The effect of SAA pretreatment was investigated on the recovery of three monomeric sugars including xylose, glucose, and arabinose in the corncob acid hydrolysate and the data are shown in Table 1.
|Ammonia concentration in aqueous solution 5% and time 6 h.|
bTemperature 90°C and time 6 h.
cTemperature 70°C and ammonia concentration in aqueous solution 10%.
From Table 1, it can be seen that xylose was the main monosaccharide in the hydrolysates with a small fraction of glucose and arabinose. Compared with the control, lower glucose and higher arabinose content were obtained for SAA pretreatment samples. These observations were in agreement with the results by Gao et al. . Although xylose content in hydrolysate remained almost stable with SAA pretreatment, however, compared with the control, the xylan hydrolysis rate decreased by about 10% after SAA pretreatment. The reasonable explanation was probably that the structure of xylan was modified after SAA pretreatment. Liu et al.  suggested that xylose recovery rate could be enhanced by prolonging the reaction time and temperature of acid hydrolysis.
3.3. Influence of SAA Pretreatment on Inhibitors Content in the Corncob Acid Hydrolysate
The effect of SAA pretreatment on the inhibitors content in the hydrolysates of corncob was evaluated and the data are shown in Figure 2.
Compared with the control, it was obviously observed that acetic acid and phenolic compounds in the hydrolysates were successfully removed after SAA pretreatment. Under the conditions of over 30°C and 2 h, inhibitor of acetic acid in corncob acid hydrolysate was fully undetected by SAA pretreatment. The inhibitors of phenolic compounds in corncob acid hydrolysate decreased more than 83% by SAA pretreatment. However, the furfural inhibitor in hydrolysate remained nearly stable with and without SAA pretreatment. Vacuum concentration processing can be usually used to remove off furfural inhibitor in the corncob acid hydrolysate. Another inhibitor of 5-hydroxymethylfurfural in the hydrolysate was not detected due to its very low concentration. In conclusion, SAA pretreatment is very helpful to lower down the inhibitors content in the corncob acid hydrolysate.
3.4. Comparison of the Effect of SAA Pretreated and Two-Step Adsorption Detoxification on Corncob Acid Hydrolysis
Experiments were carried out to compare the hydrolysis characteristics of corncob detoxified by SAA and two-step adsorption method, and the results are shown in Table 2.
|SAA pretreatment performed 10 h at 70°C using 10.0% aqueous ammonia.|
bThe hydrolysates were concentrated 3-fold.
cND: not detected.
It could be seen from Table 2 that 98.12 ± 1.94 g xylose per liter hydrolysate was obtained via SAA pretreatment, while 93.64 ± 1.55 g xylose per liter hydrolysate was achieved by two-step adsorption detoxification. The content of arabinose in hydrolysate via SAA pretreatment was higher than that via adsorption method. On the other hand, compared with two-step adsorption detoxification, the inhibitors formation in the hydrolysate was lower using SAA pretreatment detoxification. In view of SAA pretreatment, acetic acid and furfural compound were not detected in acid hydrolysate, and phenolic compounds content was about 6.75 g/L in the acid hydrolysate. For adsorption detoxification, the content of acetic acid and phenolic compounds was 5.72 g/L and 10.85 g/L, respectively. It indicated that higher xylose and arabinose could be obtained in the hydrolysate via SAA pretreatment than via adsorption detoxification.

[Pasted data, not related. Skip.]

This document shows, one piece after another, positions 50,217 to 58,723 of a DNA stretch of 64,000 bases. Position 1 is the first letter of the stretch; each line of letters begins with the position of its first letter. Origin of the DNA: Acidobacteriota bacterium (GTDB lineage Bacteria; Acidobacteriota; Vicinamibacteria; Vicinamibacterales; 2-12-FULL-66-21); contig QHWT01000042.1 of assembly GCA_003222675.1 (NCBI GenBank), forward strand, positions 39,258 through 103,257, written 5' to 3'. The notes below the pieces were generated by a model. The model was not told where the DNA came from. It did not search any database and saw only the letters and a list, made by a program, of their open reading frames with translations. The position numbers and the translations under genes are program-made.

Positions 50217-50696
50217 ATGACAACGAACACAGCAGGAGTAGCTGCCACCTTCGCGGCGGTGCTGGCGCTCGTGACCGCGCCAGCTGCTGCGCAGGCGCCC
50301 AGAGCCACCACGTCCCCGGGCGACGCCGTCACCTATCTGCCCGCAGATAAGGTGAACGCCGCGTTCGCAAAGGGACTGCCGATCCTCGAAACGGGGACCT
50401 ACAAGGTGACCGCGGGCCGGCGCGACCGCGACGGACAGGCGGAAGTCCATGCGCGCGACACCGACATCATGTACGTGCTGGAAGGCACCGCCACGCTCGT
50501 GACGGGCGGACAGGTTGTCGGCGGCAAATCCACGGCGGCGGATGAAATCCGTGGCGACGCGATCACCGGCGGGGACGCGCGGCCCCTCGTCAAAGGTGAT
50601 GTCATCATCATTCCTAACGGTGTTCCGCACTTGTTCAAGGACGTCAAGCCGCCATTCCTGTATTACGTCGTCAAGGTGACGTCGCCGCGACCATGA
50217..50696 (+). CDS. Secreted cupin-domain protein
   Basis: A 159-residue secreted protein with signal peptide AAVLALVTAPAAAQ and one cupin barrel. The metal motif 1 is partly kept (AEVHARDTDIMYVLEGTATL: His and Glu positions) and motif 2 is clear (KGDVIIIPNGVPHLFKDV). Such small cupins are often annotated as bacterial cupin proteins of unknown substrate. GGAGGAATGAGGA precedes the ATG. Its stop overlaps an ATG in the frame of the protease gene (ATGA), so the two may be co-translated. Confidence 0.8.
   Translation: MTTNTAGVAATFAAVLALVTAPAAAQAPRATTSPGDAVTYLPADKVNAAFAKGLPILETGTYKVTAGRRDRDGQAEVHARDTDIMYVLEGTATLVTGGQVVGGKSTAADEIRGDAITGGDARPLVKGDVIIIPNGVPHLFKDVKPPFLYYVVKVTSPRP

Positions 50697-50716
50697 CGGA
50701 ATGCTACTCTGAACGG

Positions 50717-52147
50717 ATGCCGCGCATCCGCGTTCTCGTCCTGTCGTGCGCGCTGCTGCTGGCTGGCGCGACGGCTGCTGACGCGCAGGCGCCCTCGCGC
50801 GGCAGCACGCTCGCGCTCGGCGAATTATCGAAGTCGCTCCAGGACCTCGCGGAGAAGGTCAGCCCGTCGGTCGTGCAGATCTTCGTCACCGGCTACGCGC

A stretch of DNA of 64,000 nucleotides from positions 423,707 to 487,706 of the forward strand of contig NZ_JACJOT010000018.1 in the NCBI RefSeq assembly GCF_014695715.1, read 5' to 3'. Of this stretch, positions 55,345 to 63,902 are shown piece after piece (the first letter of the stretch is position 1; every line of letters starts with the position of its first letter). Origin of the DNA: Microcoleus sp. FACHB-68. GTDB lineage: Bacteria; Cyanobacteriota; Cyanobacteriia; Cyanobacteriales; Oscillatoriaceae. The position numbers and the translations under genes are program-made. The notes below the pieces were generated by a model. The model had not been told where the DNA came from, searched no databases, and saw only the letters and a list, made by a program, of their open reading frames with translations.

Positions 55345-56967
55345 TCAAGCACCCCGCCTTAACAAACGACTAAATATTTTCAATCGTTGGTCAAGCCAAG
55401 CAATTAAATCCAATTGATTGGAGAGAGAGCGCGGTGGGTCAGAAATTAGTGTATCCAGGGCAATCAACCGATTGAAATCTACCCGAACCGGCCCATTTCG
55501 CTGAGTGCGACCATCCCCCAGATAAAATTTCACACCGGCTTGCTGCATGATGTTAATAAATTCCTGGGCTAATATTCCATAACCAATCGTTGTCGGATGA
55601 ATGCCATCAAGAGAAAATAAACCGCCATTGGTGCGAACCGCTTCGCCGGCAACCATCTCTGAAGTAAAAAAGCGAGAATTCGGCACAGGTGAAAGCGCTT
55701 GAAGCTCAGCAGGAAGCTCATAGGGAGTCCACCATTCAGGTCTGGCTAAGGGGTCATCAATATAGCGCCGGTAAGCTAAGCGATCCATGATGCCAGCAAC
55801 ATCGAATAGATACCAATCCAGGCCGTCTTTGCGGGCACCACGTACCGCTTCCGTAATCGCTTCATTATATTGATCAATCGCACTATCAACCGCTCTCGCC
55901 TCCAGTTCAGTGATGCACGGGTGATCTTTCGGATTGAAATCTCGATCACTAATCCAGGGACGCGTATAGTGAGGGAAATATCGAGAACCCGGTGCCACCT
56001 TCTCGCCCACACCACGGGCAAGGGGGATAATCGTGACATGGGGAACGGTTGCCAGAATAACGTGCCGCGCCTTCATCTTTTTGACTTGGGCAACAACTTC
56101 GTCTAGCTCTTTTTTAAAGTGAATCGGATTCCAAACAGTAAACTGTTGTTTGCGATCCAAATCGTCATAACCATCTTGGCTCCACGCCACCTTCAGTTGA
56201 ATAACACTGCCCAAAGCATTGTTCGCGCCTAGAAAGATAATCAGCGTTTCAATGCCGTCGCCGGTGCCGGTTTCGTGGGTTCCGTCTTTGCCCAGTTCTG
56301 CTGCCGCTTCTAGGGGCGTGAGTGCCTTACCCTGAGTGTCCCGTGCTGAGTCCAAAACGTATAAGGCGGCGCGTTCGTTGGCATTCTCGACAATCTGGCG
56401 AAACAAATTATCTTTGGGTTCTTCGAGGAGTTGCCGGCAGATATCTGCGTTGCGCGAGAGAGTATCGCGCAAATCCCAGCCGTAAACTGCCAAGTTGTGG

3.5. Behavior of Xylitol Production by Repeated-Batch Fermentation from Corncob Hydrolysate by Immobilized Whole Cell of C. tropicalis
To demonstrate the operational stability of immobilized whole cell beads, five successive batch fermentation rounds were performed for xylitol production from corncob acid hydrolysate detoxified by SAA and adsorption treatment. Each round lasted for 120 h with the total fermentation time of 600 h. At the end of each round, the immobilized whole cell was introduced to the fresh medium for next round. The results are shown in Figure 3.
From Table 3, it could be obviously observed that the xylose consumed () was 77.4 ± 0.11% in the first round batch fermentation for xylitol production from corncob acid hydrolysate via SAA pretreatment by immobilized C. tropicalis cell, and almost all xylose (more than 99%) was consumed in the continuing next 4-round batch fermentation. In view of adsorption detoxification processing, the was 67.2 ± 0.77% in the first round batch fermentation, and it was almost consumed completely in the second round batch fermentation; after that, decreases by 10% and 66.5 ± 1.85% xylose was consumed in the fifth round batch fermentation. The reasonable explanation was that immobilized C. tropicalis cell did not adapt to the conditions with high xylose content in the first round batch fermentation; after preculture, the activity of immobilized C. tropicalis cell was enhanced in the 2nd, 3rd, 4th, and 5th batches. However, owing to the inhibitors existence in adsorption detoxification processing, the activity of immobilized C. tropicalis cell was inhibited. So the decreases in 3rd, 4th, and 5th batches fermentation for adsorption detoxification processing. This phenomenon agreed well with that reported by Cunha et al. , who demonstrated that the lowest xylitol yield was obtained in the first round for repeated batch fermentation using immobilized Candida guilliermondii to produce xylitol from sugarcane bagasse acid hydrolysate.